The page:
Toward Interdisciplinary Theoretical Frameworks for Educating Secondary School Immigrant Students

Toward Interdisciplinary Theoretical Frameworks for Educating Secondary School Immigrant Students

Lei Jiang (University of Georgia, USA)
DOI: 10.4018/978-1-7998-3448-9.ch015

Abstract

This chapter discusses the theoretical frameworks that guide research on educating secondary school immigrant students. Three theoretical lenses, namely Bourdieu's theory of practice, assimilation theory, and linguistic anthropology of education, are reviewed and discussed regarding their epistemological, ontological, and methodological implications. The chapter first briefly discusses the status of the immigrant population and the conceptual framework used in the study. Next, it reviews the key tenets of each theoretical lens and discusses their applications in the discipline of education. These three frameworks, with their contemporary theoretical extensions and developments, are also compared and contrasted based on their similarities and differences in providing guidance for the empirical studies of the chosen research topic. Finally, the conclusions and implications are presented for further discussion.
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Immigrants And Immigrant Students

The U.S. Census Bureau defines immigrants as the foreign-born population “who is not a U.S. citizen at birth” (2018). Today, about 44.5 million foreign-born residents live in the U.S., representing 13.7 percent of the total population (U.S. Census Bureau, 2018). The number and percentage of the immigrant population have reached the highest level since 1910, and immigrants live across the nation (Batalova & Alperin, 2018). Nowadays, approximately one in four children (26%) is from an immigrant household, defined as a household in which at least one parent is an immigrant (Migration Policy Institute, 2019). Nonetheless, a substantial gap exists between the educational attainments of immigrant and non-immigrant populations, especially at the secondary levels. For example, almost 30% of immigrants did not complete high school education, more than three times that of their U.S. born peers (9%, Pew Research Center, 2018). These demographic facts have made education for immigrants an urgent agenda.

Social science scholars have adopted different conceptual terms to define immigrant groups. Many of these influential terms, however, largely cover a similar population group. For example, Suárez-Orozco and Suárez-Orozco (2001) use the term children of immigrants to refer to those who were foreign-born but grow up in the U.S. to be the citizens, or who were born in the U.S. family of foreign-born parents. Another example is the term proposed by Kim and Díaz (2013), who use the term immigrant students to represent “students who have moved to the United States from abroad at some point in their lives and (intend to) live here permanently as well as those who were born in the United States with at least one immigrant parent” (p. 4). Moreover, while their terms include both foreign-born immigrants and their children, they exclude temporary migrant students such as international students (Kim & Díaz, 2013; Suárez-Orozco & Suárez-Orozco, 2001).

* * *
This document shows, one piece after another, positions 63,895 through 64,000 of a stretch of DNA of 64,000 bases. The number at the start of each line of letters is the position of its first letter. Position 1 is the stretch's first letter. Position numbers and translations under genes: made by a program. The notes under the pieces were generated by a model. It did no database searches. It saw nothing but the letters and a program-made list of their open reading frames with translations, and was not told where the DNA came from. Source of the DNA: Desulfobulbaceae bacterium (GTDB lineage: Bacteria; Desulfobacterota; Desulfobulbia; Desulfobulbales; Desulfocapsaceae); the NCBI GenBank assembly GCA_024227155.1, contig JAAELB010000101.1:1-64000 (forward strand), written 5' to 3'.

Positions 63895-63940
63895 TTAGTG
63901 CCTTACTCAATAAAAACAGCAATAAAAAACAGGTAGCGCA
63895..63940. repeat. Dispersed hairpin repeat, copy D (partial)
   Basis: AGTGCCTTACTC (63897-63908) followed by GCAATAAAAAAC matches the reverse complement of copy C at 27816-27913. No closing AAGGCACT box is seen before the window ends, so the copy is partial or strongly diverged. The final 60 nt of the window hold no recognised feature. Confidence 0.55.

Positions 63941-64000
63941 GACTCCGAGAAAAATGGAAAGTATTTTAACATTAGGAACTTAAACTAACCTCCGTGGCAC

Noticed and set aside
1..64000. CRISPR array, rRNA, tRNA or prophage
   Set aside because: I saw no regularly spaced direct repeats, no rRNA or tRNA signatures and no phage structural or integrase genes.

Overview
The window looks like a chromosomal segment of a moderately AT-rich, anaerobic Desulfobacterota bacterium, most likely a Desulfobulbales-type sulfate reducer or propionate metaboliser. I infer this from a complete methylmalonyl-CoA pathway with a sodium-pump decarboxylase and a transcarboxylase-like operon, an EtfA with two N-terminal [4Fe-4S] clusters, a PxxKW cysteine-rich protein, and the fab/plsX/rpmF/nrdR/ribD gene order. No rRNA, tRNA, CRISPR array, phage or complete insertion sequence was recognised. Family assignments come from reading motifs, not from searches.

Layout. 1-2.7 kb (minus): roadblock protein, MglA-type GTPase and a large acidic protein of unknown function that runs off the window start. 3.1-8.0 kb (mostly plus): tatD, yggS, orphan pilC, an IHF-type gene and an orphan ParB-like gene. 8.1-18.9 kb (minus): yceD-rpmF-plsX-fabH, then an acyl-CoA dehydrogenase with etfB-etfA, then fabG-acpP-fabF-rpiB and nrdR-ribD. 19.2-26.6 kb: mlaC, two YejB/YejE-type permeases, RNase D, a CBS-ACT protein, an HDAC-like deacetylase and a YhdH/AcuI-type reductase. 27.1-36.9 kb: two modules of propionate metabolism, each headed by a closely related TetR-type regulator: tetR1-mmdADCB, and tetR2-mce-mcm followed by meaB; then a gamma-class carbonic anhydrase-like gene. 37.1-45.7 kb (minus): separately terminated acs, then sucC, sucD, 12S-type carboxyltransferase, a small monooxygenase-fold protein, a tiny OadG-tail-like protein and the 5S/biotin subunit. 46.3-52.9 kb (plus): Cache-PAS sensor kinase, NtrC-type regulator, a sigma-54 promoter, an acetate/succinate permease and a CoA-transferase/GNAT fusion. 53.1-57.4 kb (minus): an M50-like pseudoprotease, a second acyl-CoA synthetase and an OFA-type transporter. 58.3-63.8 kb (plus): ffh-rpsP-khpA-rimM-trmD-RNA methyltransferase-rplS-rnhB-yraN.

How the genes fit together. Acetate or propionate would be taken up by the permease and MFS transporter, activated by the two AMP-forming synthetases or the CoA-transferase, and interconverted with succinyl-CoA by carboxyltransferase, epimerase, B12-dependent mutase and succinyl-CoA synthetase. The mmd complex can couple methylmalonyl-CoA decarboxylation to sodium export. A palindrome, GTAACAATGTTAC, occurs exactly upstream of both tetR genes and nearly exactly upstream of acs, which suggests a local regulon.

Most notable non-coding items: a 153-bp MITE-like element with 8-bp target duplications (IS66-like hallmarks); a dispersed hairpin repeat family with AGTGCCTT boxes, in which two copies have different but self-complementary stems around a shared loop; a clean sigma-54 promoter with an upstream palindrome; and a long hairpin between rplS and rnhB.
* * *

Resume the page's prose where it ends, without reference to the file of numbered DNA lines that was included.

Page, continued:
Key Terms in this Chapter

Segmented Assimilation: This model demonstrates that immigrants of different socioeconomic, racial, and cultural backgrounds can undergo different degrees of assimilation and have different levels of social mobility in the host society.

Cultural Capital: Resources that individuals gain from families and communities and that are used to achieve academic and professional success in society.

Habitus: Habitus describes a disposition of an agent in society. It is formed by the agent’s past experiences such as family background, education, and other social practice; but is continually impacting one’s future practice in social spaces.

Field: Social space in which social interactions and events take place.

Selective Acculturation: It occurs when immigrants retain valuable parts of the cultural traditions from their home country as well as sociocultural values shared by the mainstream society, which would benefit themselves during their accommodation in the host country.

Linguistic Anthropology: This field studies how language users adopt linguistic tools to conduct social practice and interact with social actions.

Social Capital: Resources one gains through networking with other social members in society, which also demonstrates how a person is conceptualized socially within the structural context.

Immigrant Students: Students who were foreign-born but grow up in the U.S. and became U.S. citizens, or who were born in the U.S. family of foreign-born parents.

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